There is limited scientific evidence on the efficacy of using mindfulness to moderate drinking behaviours. A 2017 study of 68 heavy drinkers in Britain found that those who received 11 minutes of mindfulness instruction reduced their alcohol consumption significantly the next week. This “microdose of meditation” may have helped participants regulate their emotions, encouraging them to rely on mindfulness when they might otherwise turn to alcohol to cope with stress, says Sunjeev Kamboj, a psychology professor at University College London and the lead author of the study.
The mindful drinking approach also draws on strategies similar to cognitive behavioural therapy, a psychological intervention used to address depression and anxiety, says Kenneth Stoller, associate professor of psychiatry and behavioural sciences at Johns Hopkins University School of Medicine. By encouraging people to identify the impact alcohol has on their thoughts, feelings and behaviours, mindful drinking can be an effective tool for people trying to reduce their alcohol consumption, he says, but not for anyone with a severe drinking problem or alcohol-use disorder.
Here, some experts and “sober curious” veterans offer tips for becoming more thoughtful about alcohol.
Stop and reflect
Warrington recommends that people interested in cutting back remove alcohol from their lives for an extended period, typically 30 to 100 days. That hiatus is an opportunity for reflection, she says. Ask yourself about the role that alcohol plays in your life and the moments in your daily routine – a weekend dinner with friends, a TV episode before bed – that most make you crave it, and find other ways to fill in the gaps.
Stoller advises thinking through what you like and don’t like about drinking. Is it the taste of alcohol that draws you in? The bodily sensation of a buzz? Identify the amount of alcohol you typically consume to induce a certain effect, and then consider the facets of drinking you enjoy less, like hangovers or the sense of losing control. Articulating these aspects of your drinking life can help you form realistic guidelines for cutting back, he says.
Make a plan
Drinking narrows our focus on the world, says Stoller, creating what some psychologists call “alcoholic myopia” — we focus only on the present moment. That’s why it’s crucial to establish a plan for mindful drinking ahead of time, he says. This can include drinking with a friend who’s also practising mindful drinking, making sure you eat while you’re drinking and asking the bartender to use half the amount of alcohol in a cocktail. These tricks will slow the rate of alcohol entering your system, which can help you be more intentional about the drinks you do choose to consume.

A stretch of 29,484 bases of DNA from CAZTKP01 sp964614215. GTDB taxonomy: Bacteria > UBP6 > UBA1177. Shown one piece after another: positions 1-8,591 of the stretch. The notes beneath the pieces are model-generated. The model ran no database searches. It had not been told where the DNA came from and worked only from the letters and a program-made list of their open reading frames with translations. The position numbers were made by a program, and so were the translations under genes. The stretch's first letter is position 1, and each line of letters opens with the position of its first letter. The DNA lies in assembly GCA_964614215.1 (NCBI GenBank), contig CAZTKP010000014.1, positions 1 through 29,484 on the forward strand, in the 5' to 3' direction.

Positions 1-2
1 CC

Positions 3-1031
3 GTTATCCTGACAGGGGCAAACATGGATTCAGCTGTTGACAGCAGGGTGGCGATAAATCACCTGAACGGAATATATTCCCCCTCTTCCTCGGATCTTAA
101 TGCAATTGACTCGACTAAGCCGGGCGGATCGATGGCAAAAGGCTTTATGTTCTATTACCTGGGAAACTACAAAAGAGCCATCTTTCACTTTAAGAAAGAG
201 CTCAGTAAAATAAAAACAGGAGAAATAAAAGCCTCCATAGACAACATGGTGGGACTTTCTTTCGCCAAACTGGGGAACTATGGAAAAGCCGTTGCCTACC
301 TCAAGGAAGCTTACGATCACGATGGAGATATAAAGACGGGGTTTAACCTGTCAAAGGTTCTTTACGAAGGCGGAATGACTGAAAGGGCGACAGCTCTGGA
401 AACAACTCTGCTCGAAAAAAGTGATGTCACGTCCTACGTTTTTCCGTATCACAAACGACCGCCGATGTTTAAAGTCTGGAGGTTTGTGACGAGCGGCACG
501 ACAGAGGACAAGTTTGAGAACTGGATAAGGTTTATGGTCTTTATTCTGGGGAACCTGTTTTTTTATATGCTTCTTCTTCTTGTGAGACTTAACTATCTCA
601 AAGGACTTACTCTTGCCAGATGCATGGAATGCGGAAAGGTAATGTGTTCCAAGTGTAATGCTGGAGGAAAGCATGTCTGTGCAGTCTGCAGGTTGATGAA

Dean sticks to what she calls the rule of three: three drinks or less, no more than three nights each week. Often, she ends up drinking less than that, she says, and the hard limit prompts her to savour each beverage.
Don’t take booze for granted. If you are going to drink, make it a conscious, deliberate choice. Think about whether alcohol will add value to your experience – what difference will drinking make to your time at a party or your night at the bar? And if you’re drinking to try to enjoy an event where you’re not having a good time, consider just going home.
Gooch encourages those new to mindful drinking to keep asking questions about the motivating factors behind their alcohol consumption – like the friends with whom they drink the most, and the situations that tempt them to the bar.
“If you really want to have a glass of wine, have a glass of wine,” Warrington says.
But pay attention to the sensation of drinking it. How does the wine taste? What prompted you to crave alcohol? How do you feel the next day?
“Stay curious,” she says.